IN THE COURT OF APPEAL

Holden at Yola
 

 

Between

APPELLANT

CHINWEDU UGOCHUKWU 

and

RESPONDENT

FEDERAL REPUBLIC OF NIGERIA

JUDGMENT
(DELIVERED BY BIOBELE ABRAHAM GEORGEWILL, JCA)    

This is an appeal against the judgment of the Federal High Court Yola Division in Charge No: FHC/YL/113C/2013: Federal Republic of Nigeria V. Chinwedu Ugochukwu delivered on 29/10/2015, in which the Appellant as Accused person was convicted on a three count charge for knowingly being in possession without lawful authority of drugs similar to Cocaine, Heroine and LSD contrary to Section 19 of the National Drug Laws Enforcement Agency Act CAP N30, Laws of the Federation of Nigeria 2004 and sentenced to ten years on each counts to run concurrently.

The Appellant was thoroughly dissatisfied with the said judgment and had promptly appealed to this court against the said judgment vide a Notice of Appeal filed on 23/11/2015 on four grounds of appeal. The Record of Appeal was duly transmitted to this court on 3/12/2015. The Appellant’s brief was duly filed on 21/12/2015. The Respondent’s brief was duly filed on 29/2/2016. The Appellant’s reply brief was filed on 14/4/2016 but deemed properly filed on 16/5/2016.

At the hearing of this appeal on 16/5/2016, M. P. Atsev Esq., who held the brief of Sule J. Abul Esq., learned counsel for the Appellant, adopted the Appellant’s brief and Appellant’s reply brief as their argument in support of the appeal and urged the court to allow the appeal, set aside the judgment of the court below and discharge and acquit the Appellant of the three counts charge as alleged against him by the Respondent. On his part, B. S. Abdullahi Esq, learned counsel for the Respondent adopted the Respondent’s brief as their argument in opposition to the appeal and urged the court to dismiss the appeal for lacking in merit and to affirm the conviction and sentence of the Appellant by the court below.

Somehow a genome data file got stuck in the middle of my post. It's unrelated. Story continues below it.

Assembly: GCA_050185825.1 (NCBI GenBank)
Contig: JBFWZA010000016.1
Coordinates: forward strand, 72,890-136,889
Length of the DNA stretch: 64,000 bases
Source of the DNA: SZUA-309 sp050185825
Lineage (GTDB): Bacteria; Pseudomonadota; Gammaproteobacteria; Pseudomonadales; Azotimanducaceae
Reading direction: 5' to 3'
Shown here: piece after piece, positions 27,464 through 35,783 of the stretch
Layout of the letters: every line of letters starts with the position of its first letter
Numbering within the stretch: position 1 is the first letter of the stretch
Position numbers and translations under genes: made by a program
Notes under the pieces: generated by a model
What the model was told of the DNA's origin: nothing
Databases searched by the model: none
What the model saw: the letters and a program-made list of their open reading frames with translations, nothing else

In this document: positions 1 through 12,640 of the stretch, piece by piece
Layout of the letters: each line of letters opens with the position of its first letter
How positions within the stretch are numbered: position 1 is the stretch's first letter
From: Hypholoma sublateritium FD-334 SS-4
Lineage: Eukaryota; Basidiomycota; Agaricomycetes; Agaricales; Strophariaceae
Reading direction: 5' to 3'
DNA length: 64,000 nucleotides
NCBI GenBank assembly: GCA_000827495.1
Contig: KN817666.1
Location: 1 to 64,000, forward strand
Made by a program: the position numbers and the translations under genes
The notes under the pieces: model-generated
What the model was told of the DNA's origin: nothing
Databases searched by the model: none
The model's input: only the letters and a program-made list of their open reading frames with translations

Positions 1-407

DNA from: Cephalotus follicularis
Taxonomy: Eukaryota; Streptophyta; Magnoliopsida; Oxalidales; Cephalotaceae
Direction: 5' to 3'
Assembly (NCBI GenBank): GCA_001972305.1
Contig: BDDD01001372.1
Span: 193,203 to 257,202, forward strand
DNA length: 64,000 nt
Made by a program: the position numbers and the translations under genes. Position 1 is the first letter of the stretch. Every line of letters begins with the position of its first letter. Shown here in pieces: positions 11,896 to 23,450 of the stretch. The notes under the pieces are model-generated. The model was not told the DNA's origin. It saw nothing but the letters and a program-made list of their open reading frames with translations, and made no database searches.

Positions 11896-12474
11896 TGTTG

The facts of this appeal are rather very straight forward. On 14/10/2013 at Bauchi Street, Jimeta – Yola, Adamawa State the Appellant was arrested by officers and men of the NDLEA, Adamawa State Command, Yola for being in possession in his packing shop of substances suspected to be drugs similar to Cocaine, Heroine and LSD contrary to Section 19 of the NDLEA Act 2004. He was promptly taken into detention and subsequently charged before the court before vide a three counts charged filed on 23/10/2013. The Appellant was formally arraigned before the court below on 25/10/2013 where he pleaded guilty to the three counts charge against him. However, on the resumed date for continuation of hearing of the PW1 to tender relevant exhibits, the Appellant changed his plea to that of being “not guilty” to the three counts charge against him. The case then proceeded to full trial.